To study the determinants of signs of carpal tunnel syndrome (CTS) in repetitive industrial work, with special attention to occupational constraints at group level and management practices of the companies.Method
a cross sectional study was conducted in three sectors: assembly line; clothing and shoe industry; food industry. A total of 1210 workers in repetitive work, from 53 different companies, was compared with a control group of 337 workers. Constraints at the workplace were partly self declared, and partly assessed by the occupational physicians in charge of the employees of the company. The definition of CTS was based on a standardised clinical examination.Results
CTS was associated with repetitive work, especially packaging. It was more frequent among subjects who declared psychological and psychosomatic problems and those with a body mass index >or= to 27. Dissatisfaction with work, lack of job control, short cycle time, and having to press repeatedly with the hand were associated with the syndrome. An odds ratio (OR) of 2.24 was found for "just in time" production.Conclusions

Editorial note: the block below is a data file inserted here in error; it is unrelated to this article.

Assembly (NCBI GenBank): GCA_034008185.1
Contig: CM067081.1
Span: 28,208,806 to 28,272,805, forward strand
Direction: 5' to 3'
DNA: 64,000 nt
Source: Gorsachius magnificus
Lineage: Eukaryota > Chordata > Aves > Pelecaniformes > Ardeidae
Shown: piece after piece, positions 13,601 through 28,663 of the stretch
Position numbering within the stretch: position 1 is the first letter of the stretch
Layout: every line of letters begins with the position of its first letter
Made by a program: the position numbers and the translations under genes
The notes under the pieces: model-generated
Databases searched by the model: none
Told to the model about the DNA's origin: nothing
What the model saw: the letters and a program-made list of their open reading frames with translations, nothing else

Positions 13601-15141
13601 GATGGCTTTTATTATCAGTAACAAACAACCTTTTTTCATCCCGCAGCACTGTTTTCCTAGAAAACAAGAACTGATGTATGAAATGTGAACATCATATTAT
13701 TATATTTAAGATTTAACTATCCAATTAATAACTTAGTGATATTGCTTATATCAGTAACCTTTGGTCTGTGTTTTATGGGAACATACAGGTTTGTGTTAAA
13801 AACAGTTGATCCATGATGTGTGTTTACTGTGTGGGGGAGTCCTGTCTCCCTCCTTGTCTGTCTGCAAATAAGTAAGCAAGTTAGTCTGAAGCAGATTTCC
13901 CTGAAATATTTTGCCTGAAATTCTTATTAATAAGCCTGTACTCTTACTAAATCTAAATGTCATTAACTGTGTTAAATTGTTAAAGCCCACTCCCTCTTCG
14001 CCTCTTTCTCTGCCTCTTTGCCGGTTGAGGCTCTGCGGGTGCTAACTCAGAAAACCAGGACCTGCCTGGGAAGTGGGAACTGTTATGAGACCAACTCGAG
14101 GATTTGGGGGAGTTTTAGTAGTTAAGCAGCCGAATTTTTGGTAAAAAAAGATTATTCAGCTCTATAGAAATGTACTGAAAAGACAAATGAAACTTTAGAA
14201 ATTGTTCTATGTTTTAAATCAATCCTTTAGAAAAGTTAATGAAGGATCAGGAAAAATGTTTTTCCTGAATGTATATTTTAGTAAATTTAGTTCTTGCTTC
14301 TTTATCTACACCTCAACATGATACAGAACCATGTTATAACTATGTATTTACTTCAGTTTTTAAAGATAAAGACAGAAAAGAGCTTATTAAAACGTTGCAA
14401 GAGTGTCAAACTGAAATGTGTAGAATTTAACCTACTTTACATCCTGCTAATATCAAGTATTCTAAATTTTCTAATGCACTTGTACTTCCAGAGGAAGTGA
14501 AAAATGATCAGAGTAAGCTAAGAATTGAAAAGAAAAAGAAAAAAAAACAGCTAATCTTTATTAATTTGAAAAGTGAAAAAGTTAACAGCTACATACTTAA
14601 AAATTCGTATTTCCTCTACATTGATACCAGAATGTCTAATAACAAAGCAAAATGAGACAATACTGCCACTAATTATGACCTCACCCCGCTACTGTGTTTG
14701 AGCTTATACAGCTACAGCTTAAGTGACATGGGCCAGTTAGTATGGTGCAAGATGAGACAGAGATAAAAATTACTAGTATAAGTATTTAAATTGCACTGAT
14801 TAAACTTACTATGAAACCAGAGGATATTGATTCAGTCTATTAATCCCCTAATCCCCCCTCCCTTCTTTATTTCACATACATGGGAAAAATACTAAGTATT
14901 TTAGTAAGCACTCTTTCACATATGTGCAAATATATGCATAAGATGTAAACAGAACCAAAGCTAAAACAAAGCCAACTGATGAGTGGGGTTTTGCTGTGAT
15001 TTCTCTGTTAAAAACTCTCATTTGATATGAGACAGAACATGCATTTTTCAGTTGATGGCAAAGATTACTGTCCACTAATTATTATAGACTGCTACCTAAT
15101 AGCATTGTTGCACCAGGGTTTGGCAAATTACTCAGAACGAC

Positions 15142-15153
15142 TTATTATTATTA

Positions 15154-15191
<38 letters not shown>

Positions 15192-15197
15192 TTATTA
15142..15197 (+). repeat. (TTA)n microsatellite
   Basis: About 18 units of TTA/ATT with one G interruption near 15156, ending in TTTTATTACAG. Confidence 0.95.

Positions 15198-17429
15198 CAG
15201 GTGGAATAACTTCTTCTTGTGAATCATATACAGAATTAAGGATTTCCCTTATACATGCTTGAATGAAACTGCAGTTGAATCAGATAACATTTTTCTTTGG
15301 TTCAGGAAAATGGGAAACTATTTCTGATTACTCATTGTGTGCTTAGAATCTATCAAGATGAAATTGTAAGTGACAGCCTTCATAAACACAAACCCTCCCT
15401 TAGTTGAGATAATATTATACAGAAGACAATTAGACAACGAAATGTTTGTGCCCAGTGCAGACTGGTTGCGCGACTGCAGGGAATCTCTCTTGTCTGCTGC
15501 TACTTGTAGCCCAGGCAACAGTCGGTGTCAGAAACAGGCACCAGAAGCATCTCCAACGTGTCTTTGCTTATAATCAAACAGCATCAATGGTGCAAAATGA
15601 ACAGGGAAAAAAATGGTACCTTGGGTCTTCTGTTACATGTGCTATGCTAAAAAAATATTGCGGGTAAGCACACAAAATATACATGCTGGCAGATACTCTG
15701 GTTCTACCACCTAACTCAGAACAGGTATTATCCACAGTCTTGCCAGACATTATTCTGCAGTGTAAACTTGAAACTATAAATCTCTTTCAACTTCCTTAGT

The results emphasise the complexity of the determinants of CTS, the role of psychosocial factors at work, and the potentially negative effects of some practices of the companies aimed at enhancing their competitiveness.